Twenty dentists in Durham provide NHS care but some of them do so only for the under-18s and other exempt cases under a personal dental services contract. All practices in my City of Durham constituency have currently closed their lists to new NHS patients. I understand that the nearest open list is at Chester-le-Street community hospital.

Problems with the availability of NHS dental care in Durham are unfortunately not new. In response to previous representations from me and my predecessor, the primary care trust agreed to employ a salaried dentist directly. That appointment was made but that NHS list is also closed, albeit temporarily.

The PCT intended to take on another salaried dentist and confirmed that in a meeting with me in the summer. In the event, that did not happen for a variety of practical reasons and the PCT does not currently have the financial resources to support it. Discussions with dentists about expanding their NHS provision are currently being held up until further details of the new general dental services contact are known.

Durham, like many commuter towns, faces a problem of the demand for dental services being higher than the size of its population base would suggest was necessary because many people who work in the city but do not live there register with a dentist. The PCT argues that that makes planning for the correct amount of dental services difficult. It also has the effect of pricing local, low-income people out of dental care because many of those who come into the city for employment can afford to be private patients.

The problem of "privatisation" has been happening for some years, with several dentists "encouraging" or forcing their NHS patients to become private ones. Sometimes lists are completely closed to NHS patients.

Mr. Peter Bone (Wellingborough) (Con): I am glad that the hon. Lady has secured such an important debate. When I listen to her speaking about Durham, I realise that her comments apply to Wellingborough, which suffers from exactly the same problem of dentists opting to go private. My constituents have to leave the constituency to find an NHS dentist.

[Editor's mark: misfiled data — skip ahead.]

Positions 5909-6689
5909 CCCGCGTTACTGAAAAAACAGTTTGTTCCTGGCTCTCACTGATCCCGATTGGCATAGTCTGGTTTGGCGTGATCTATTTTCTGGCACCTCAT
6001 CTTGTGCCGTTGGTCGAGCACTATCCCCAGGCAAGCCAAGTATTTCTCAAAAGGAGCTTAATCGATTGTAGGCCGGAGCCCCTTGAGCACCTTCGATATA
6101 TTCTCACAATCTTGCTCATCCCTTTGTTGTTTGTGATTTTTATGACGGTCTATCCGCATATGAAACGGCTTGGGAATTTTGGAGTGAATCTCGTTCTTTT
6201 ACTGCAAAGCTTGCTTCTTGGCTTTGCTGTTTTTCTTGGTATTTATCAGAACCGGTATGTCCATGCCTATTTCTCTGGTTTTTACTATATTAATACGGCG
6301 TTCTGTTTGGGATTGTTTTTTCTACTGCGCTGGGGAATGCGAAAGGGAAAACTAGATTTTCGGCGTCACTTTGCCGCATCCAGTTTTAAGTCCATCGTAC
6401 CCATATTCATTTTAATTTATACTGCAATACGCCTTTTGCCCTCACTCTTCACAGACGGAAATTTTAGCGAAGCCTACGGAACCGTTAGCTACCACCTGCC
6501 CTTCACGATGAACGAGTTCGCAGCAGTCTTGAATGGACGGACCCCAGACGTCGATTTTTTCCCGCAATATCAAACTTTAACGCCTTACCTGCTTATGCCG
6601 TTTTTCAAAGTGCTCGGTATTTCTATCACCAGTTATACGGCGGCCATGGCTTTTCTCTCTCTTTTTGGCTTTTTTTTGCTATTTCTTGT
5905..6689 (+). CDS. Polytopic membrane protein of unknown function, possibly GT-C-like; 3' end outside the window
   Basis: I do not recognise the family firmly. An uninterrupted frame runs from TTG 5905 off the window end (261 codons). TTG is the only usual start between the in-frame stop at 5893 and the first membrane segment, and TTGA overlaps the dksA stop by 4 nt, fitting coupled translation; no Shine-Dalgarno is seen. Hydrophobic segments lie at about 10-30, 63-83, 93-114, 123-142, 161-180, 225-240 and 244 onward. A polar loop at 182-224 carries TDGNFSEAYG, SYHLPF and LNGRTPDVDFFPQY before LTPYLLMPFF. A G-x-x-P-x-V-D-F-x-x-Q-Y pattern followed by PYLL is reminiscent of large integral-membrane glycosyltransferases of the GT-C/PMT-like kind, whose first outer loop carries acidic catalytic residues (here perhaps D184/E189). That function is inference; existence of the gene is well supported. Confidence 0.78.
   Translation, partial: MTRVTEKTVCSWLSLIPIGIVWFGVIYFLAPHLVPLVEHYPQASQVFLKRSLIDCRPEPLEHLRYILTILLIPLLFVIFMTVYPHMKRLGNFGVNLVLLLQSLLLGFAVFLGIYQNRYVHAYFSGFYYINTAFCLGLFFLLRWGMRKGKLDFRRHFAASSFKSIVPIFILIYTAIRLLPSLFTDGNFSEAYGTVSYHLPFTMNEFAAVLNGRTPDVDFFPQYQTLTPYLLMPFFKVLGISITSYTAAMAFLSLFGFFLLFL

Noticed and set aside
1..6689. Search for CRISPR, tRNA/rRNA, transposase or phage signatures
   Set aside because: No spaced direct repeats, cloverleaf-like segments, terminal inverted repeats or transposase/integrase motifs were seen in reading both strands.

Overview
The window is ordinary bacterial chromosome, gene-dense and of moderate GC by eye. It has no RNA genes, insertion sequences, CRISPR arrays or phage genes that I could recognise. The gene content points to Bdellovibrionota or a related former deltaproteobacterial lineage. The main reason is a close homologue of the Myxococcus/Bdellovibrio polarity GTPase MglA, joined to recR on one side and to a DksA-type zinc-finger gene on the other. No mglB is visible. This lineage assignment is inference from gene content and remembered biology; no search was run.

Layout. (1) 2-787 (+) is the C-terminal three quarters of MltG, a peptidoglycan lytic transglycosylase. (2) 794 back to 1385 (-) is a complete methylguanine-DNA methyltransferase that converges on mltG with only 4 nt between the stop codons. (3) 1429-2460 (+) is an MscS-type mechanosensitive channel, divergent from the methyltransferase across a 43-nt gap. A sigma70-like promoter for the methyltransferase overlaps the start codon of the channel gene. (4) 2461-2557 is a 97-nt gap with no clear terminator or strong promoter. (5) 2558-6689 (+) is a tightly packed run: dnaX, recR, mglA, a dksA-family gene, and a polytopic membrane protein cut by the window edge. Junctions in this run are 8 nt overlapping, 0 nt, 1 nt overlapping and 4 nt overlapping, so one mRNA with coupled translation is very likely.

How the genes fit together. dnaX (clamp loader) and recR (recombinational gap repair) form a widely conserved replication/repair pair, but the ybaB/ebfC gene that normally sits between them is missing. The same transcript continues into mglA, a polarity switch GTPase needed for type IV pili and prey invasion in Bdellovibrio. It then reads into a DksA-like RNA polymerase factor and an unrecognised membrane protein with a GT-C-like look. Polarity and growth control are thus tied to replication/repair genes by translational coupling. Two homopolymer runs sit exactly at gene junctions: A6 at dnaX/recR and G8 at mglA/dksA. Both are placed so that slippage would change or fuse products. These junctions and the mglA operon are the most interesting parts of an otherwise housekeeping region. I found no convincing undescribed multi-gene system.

Mr. Deputy Speaker (Sir Alan Haselhurst): Order. We cannot widen the debate by intervention. The debate, which the hon. Lady has won, is about dentistry in Durham.

Dr. Blackman-Woods: I thank you, Mr. Deputy Speaker, but I have enormous sympathy for the hon. Member for Wellingborough (Mr. Bone).

As I said, several patients are forced to register as private patients. There was an unfortunate example in the summer, when a dentist gave two weeks' notice to his
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patients, did not inform the PCT, and told his patients that if they wished to re-register with him, they would have to do that on a private basis.

I would like the Minister of State for Health, my hon. Friend the Member for Doncaster, Central (Ms Winterton), to make some comments about how we can encourage dentists to take their social responsibilities to provide NHS care more seriously, especially as they are trained and supported by the NHS. I know that that applies only to some dentists, but I would welcome her comments on that.

I can see that the Government have taken action to try to address the problem of a shortage of NHS dentists by employing more dentists, setting and recently achieving a target of 1,000 new dentists, and I know that there are 170 extra training places this year in dental schools—a 25 per cent. increase on 2004–05. I also understand that additional capital money is being made available, and discussions are taking place about a new dental school. But those measures, welcome though they are, are not delivering on the ground for the people in Durham.

In addition to the extra resources now being put into NHS dental services, I understand that the Government are placing a great deal of faith in the general dental services contract being introduced from April 2006, which they say is a large part of the solution to current problems. Feedback from the Durham and Chester-le-Street PCT, however, does not fill me with optimism. Already the PCT has received one letter of resignation giving the reason as the introduction of the new contact. The primary care development manager has stated that she has had many discussions with dentists over the past few months and she has yet to hear a positive view of the contract.

Orthodontists are also very unhappy with the proposals relating to them. Incidentally, Durham has only one orthodontist practice, and the waiting time for treatment is currently 20 months, which is also very unsatisfactory. Anecdotal evidence suggests that once dentists receive their contract values and activity levels from the Dental Practice Board, which I understand is happening soon, most will not wish to renegotiate their NHS contracts. The majority are unwilling to commit themselves without that information.